Farming Pearls in Australia – The Lustrous Australian Pearls

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Beautiful pearl jewellery is highly sought after and expensive
Australian pearls are highly sought after and expensive

Ah, pearls. Those gorgeous, lustrous, perfectly round jewels that seem to glow and shimmer with an internal light, like a full moon, or a lightbox, or a text message that wakes you in the middle of the night. We’ve all seen them, some of you may even have some – but how much do you really know about farming pearls?

Ok, most people know that pearls come from oysters, but how did they get there? And how come they are so perfectly round?

A while ago I was lucky enough to film a story about farming Australian pearls for a BBC documentary about the earth’s natural treasures, so I was able to find out.

Unsealed road to the Dampier Peninsula
The red dirt road to the Dampier Peninsula is an adventure in itself

The Australian pearl farm

The pearl farm in question was Cygnet Bay Pearl Farm, about two hours drive north of Broome on Australia’s Dampier Peninsula. To get there, we needed to fly from London to Perth, then change planes again and fly to Broome, and then pick up a 4×4 rental car and drive for two hours along this incredible, bright orange sandy track. It was a bit of an epic mission to get there, but so worth it!

Cygnet Bay Pearl Farm
Reception at Cygnet Bay Pearl Farm

For somewhere that produces some of the most valuable natural treasures known to man, Cygnet Bay Pearl Farm really doesn’t look all that glamorous! It’s really just a cluster of farm buildings and huts on the water’s edge, all of which are coated in that same Australian orange dust. Weatherbeaten guys with salty hair, wearing wraparound shades and board shorts wander about in the sunshine, and really the only clues to the fact that this is a working farm and not a travellers’ commune are the stacks of scuba tanks and the amphibious vessels parked out front.

Boarding the amphibious vessel at Cygnet Bay Pearl Farm
Boarding the amphibious vessel at Cygnet Bay Pearl Farm

But what they lack in glamorous facilities, they more than make up for with the best of Australian scenery. Forget the pearls, the area around the Dampier Peninsula is a natural treasure all by itself. A visit to the region would be an excellent addition to your Australia Bucket List.

Cygnet Bay scenery
The scenery at Cygnet Bay is pretty lovely!

Cygnet Bay is actually just one of several pearl farms in this part of North West Australia – and there’s a very good reason for this. This area has the biggest tropical tides in the world – up to 12 metres from low to high. As the tide turns, the water rushes in and out through the narrow bottleneck between Australia and Indonesia, creating huge waves and whirlpools, and bringing in masses of nutrients from the open ocean. These nutrients are perfect for feeding hungry oysters and giving them the nourishment they need to grow perfect cultured South Sea pearls.

Cygnet Bay Great Tides
Tropical tides are an advantage for pearl farming

Getting out on the water

Once we’d recovered from our journey, we were taken out in one of the amphibious vessels for a quick look round. The ‘Sealegs’, as they are known, are basically just boats on wheels. You climb on board (with some difficulty as they’re quite high), and then the boat just drives down to the water’s edge, straight off the beach and into the water, and then keeps going!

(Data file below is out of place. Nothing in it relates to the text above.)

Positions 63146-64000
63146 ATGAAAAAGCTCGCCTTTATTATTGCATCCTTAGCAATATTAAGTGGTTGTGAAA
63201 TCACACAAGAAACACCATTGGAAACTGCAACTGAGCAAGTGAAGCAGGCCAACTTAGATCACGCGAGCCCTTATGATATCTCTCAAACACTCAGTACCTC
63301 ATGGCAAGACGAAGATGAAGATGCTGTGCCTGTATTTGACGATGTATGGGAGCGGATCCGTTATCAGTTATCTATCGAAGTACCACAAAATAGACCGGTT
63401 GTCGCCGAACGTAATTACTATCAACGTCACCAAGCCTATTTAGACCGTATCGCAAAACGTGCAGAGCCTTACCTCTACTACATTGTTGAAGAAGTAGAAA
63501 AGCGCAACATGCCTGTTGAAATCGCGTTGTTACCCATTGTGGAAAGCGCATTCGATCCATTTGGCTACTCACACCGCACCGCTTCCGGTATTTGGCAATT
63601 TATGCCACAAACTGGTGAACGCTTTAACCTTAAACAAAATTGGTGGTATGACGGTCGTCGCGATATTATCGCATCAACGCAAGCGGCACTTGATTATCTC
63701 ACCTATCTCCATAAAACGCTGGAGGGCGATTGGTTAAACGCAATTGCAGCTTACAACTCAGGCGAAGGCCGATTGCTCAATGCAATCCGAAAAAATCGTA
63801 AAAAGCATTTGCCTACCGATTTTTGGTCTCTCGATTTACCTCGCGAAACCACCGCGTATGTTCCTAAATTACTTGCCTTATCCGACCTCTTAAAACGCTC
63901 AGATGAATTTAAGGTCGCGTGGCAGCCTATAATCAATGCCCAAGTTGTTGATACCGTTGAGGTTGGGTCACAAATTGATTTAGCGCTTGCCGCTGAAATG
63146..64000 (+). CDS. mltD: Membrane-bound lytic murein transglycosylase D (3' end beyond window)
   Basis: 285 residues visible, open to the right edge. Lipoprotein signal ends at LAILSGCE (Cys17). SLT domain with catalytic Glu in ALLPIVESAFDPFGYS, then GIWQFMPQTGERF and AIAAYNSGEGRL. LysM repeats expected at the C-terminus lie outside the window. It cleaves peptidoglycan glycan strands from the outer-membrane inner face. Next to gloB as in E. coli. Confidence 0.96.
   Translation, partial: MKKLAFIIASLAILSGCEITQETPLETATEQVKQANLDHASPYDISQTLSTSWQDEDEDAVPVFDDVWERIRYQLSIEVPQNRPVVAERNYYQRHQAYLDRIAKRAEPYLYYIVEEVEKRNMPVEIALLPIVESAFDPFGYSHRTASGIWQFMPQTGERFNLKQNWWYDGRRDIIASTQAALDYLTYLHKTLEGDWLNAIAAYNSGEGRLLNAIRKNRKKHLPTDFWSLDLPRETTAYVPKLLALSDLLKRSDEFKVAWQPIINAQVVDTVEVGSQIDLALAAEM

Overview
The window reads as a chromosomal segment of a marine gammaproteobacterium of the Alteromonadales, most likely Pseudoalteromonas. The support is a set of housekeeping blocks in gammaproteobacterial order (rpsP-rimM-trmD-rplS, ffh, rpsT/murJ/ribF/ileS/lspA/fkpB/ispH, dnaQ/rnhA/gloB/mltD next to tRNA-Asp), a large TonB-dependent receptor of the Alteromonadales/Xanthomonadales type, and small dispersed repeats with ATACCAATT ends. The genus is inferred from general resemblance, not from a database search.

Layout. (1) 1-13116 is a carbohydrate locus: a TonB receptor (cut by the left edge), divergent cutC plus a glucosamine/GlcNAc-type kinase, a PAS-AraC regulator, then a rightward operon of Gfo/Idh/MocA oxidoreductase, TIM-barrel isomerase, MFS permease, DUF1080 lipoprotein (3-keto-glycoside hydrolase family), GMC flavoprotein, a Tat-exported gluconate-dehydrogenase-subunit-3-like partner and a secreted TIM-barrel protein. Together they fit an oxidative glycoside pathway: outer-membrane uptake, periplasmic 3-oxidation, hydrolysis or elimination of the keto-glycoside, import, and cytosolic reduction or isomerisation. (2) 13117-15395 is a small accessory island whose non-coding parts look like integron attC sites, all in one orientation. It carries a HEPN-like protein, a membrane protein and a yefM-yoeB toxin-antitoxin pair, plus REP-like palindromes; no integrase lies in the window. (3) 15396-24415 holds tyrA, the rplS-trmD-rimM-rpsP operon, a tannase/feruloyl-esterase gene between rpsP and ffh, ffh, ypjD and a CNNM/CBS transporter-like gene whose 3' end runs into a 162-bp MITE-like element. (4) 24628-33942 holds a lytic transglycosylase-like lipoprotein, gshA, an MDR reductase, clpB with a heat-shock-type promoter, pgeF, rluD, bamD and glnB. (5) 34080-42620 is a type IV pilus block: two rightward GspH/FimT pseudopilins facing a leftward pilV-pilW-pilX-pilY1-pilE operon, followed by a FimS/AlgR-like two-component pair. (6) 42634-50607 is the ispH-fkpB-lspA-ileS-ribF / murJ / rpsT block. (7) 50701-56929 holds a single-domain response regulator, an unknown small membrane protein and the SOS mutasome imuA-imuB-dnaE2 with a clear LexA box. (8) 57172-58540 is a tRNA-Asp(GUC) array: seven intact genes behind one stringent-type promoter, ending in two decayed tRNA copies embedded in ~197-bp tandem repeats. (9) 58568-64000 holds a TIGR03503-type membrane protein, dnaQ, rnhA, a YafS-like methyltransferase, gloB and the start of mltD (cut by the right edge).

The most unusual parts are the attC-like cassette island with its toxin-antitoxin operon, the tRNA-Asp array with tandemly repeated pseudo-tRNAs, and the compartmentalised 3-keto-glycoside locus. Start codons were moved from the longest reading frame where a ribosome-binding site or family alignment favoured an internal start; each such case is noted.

Aboard the amphibious vessel at Cygnet Bay Pearl Farm
Aboard the amphibious vessel at the pearl farm

It doesn’t happen very often as I’m normally too rushed off my feet to notice, but sometimes I do have moments when I realise how lucky I am to have this job…

On board a boat at Cygnet Bay Pearl Farm
Sometimes my job has its moments!

But this wasn’t just a jolly holiday – we were there to make a film all about how pearl farming is done.  And apart from a few in a display cabinet in reception, we hadn’t seen a single one. Or any oysters, for that matter. So where were they?

Here, is the answer. This row of buoys may not look like much, but each one is carrying a secret.  Suspended underneath it, at the perfect depth for all those lovely nutrients to wash over it, is a rack of up to ten oysters, each one busy growing a South Sea Pearl that could be worth up to £2000. There are about 20 buoys in this photo, so that means there could be as much as £400,000 worth of pearls sitting right there. Don’t look quite so boring now, do they?

These buoys conceal racks of pearl oysters
These buoys conceal racks of pearl oysters

As the sun set, we stopped off on a small island made entirely out of broken shells, to do some filming.  See, proof that we were indeed working!

Filming at sunset at Cygnet Bay Pearl Farm
Filming at sunset at Cygnet Bay Pearl Farm

We spent the night staying in the pearl farm’s guest accommodation – our own ‘Divers Quarters’.  It was pretty basic, with all six of the crew sharing one bathroom, but it was completely in keeping with the surroundings and we were so happy to be there we didn’t mind in the slightest.

Our pearl farming accommodation
Our pearl farming accommodation

How pearl farming works

The next morning it was time for the main event: finding out how pearl farming is actually done.  Of course, as you know by now, it all starts with an oyster. And here they are.

This is the Pinctada Maxima, or South Sea Pearl oyster. It’s the largest pearl oyster in the world – growing up to the size of a dinner plate – and it’s famed for producing huge, gorgeous white, silver, champagne, or gold coloured South Sea Pearls.